Consciousness, the Brain and What Matters
Bioethics. 1990 Jul; 4(3): 181-198.
Grant Gillett argues that it is consciousness which makes a human or other being the 'locus of ethical value'. Since cortical functioning is, in Gillett's view, necessary for conscious activity, an individual whose neocortex is permanently non-functional is no longer a locus of ethical value and cannot be benefited or harmed in a morally relevant sense. This means that there is no obligation to continue treating those who have suffered neocortical death.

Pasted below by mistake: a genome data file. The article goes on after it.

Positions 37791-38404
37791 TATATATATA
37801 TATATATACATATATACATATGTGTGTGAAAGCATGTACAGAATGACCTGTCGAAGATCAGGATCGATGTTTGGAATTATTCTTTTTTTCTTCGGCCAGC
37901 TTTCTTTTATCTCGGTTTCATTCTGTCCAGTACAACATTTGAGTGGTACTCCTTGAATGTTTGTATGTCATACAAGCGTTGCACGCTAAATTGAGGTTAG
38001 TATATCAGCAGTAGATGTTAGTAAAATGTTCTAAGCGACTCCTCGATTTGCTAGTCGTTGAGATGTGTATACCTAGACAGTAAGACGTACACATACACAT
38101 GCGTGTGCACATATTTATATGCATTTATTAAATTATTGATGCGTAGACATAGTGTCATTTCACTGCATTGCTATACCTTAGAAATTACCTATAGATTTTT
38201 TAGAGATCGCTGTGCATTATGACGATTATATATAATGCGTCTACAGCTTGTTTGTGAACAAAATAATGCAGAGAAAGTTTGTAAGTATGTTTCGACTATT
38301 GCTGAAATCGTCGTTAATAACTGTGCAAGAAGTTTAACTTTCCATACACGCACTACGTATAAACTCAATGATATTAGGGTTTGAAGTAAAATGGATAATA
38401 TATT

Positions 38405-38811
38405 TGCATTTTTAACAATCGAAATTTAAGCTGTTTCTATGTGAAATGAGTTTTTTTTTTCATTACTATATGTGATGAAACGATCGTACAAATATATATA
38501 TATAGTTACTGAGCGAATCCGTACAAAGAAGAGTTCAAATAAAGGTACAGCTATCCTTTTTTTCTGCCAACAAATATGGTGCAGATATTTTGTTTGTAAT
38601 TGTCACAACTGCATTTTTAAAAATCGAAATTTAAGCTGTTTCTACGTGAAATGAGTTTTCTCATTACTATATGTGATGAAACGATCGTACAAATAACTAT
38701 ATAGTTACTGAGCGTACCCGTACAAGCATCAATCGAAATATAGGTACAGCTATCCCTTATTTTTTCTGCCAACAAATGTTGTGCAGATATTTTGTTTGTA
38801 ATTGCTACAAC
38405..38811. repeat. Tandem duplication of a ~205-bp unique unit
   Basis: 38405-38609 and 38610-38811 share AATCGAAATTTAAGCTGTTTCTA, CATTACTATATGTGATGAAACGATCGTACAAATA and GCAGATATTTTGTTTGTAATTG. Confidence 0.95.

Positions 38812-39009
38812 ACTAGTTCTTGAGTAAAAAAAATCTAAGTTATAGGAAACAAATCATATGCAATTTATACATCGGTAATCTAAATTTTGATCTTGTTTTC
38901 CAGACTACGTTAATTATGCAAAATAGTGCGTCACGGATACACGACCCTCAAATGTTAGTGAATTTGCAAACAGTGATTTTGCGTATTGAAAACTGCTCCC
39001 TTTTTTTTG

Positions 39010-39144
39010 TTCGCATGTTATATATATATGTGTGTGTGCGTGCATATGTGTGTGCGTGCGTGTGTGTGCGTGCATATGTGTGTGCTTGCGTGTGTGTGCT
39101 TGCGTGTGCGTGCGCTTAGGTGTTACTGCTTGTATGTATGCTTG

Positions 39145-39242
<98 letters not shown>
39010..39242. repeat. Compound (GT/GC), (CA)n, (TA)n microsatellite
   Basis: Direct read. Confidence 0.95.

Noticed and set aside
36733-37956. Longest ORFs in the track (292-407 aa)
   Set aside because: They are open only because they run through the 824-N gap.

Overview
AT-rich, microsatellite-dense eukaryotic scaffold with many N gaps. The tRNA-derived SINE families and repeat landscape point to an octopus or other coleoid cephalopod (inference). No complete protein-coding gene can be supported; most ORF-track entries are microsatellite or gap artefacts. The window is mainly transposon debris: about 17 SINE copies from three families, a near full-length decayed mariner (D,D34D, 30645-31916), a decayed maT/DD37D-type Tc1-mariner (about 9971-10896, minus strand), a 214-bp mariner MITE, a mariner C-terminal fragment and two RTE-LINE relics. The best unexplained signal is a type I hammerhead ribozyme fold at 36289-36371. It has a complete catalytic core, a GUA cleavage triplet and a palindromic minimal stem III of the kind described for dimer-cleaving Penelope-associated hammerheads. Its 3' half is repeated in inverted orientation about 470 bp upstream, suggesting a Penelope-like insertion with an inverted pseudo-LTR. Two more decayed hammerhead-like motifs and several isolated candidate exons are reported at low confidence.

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Gillett, Grant (1990-07)
McMillan, John; Gillett, Grant (2005-11)
Gillett, Grant R. (2009-09)The human brain is subjective and reflects the life of a being-in-the-world-with-others whose identity reflects that complex engaged reality. Human subjectivity is shaped and in-formed (formed by inner processes) that are ...